Today's poem is by Dorianne Laux

Over The Hedge

We labor in the backyard, weeding,
pulling stones like tumors up
from the hardened clay, lumpy
ogre-piles of rock-clod-weed:
scare-crowish. Back to bent back,
we are tin-foil and matchstick, stooped
over our rakes like Van Gogh's long dead
Hay Makers, though maybe happier
in our work, work that brings forth
little more than a few ratty tomatoes,
knobby volunteer potatoes, the odd
renegade squash. We leave in the wild
carrots and hollow onion stalks, dead-head
the gangly rogue rose we've grown to love
like a headstrong adolescent boy.
It's mostly exercise for the quickly aging here:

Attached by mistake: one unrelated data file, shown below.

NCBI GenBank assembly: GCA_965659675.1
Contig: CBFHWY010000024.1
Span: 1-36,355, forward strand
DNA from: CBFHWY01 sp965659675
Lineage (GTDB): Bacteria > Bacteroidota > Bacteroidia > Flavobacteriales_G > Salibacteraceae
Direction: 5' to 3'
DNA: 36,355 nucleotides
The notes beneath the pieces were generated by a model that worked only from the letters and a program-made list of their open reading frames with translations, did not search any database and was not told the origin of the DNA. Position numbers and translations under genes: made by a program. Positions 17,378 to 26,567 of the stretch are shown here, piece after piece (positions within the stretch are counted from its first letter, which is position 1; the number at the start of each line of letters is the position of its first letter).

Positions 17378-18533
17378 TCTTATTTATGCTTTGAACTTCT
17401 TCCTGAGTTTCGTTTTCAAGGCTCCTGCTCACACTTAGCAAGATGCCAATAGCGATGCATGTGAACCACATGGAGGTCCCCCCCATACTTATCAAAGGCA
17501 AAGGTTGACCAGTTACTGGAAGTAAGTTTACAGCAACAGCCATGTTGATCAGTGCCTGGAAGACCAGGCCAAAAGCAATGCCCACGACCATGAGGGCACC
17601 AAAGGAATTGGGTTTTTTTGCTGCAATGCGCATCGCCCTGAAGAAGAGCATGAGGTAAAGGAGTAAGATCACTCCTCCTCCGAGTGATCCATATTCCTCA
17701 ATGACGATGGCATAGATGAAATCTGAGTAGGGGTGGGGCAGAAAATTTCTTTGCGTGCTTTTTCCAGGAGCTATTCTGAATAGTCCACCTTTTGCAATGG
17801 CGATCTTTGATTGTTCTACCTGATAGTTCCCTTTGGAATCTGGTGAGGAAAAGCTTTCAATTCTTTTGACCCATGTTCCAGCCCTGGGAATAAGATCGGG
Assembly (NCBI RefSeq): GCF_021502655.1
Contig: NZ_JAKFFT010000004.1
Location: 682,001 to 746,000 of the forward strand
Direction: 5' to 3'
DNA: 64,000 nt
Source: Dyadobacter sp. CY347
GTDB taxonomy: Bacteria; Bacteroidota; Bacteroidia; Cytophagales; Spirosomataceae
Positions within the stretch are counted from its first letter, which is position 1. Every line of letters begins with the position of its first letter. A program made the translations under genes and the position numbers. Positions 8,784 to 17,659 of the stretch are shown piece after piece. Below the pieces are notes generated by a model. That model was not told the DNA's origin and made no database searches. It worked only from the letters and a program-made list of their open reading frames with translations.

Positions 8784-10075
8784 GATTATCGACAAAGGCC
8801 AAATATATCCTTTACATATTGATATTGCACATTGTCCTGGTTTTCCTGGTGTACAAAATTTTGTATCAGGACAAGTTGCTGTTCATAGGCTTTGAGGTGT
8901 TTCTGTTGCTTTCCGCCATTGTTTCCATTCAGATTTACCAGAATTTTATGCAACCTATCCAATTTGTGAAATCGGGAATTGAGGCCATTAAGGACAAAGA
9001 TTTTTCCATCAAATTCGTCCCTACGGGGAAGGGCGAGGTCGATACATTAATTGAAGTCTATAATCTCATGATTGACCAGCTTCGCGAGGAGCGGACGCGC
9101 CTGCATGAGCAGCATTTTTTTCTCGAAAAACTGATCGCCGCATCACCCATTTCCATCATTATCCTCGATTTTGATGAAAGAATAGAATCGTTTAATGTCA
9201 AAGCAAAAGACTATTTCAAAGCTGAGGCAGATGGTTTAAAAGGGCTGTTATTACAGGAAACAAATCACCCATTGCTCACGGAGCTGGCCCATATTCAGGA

fresh air, a loss of self-consciousness, to be
without thought among the reedy weeds,
brushing gnats front our eyes, pollen-
fingered, followed by bursts of orgiastic
sneezing, stopping us in our tracks.
We tug up feeder root saplings, knowing
in some distant way that without us
this garden will, in a few untended years,
become a forest of oak and ash,
the lilac, thriving now, will become stunted,
shriveled, curled up like an old woman
in the deadly hemlock shade. This patch
of grass we stand in, freshly mown,
will dwindle to a few scruffy tufts,
and the porch with its new coat
of off-white paint is really nothing more
than a future ladder for the un-removable
morning glory. And the ivy will crawl down
from its banks in a slow green wave
to cover the driveway's broken shore,
then climb our shingled house, growing over
the windows we washed just last week,
one inside, one out, rags in our hands,
working circles in tandem, making
faces at each other through the glass.

Copyright © 2008 Dorianne Laux All rights reserved
from Columbia Poetry Review
Reprinted by Verse Daily® with permission

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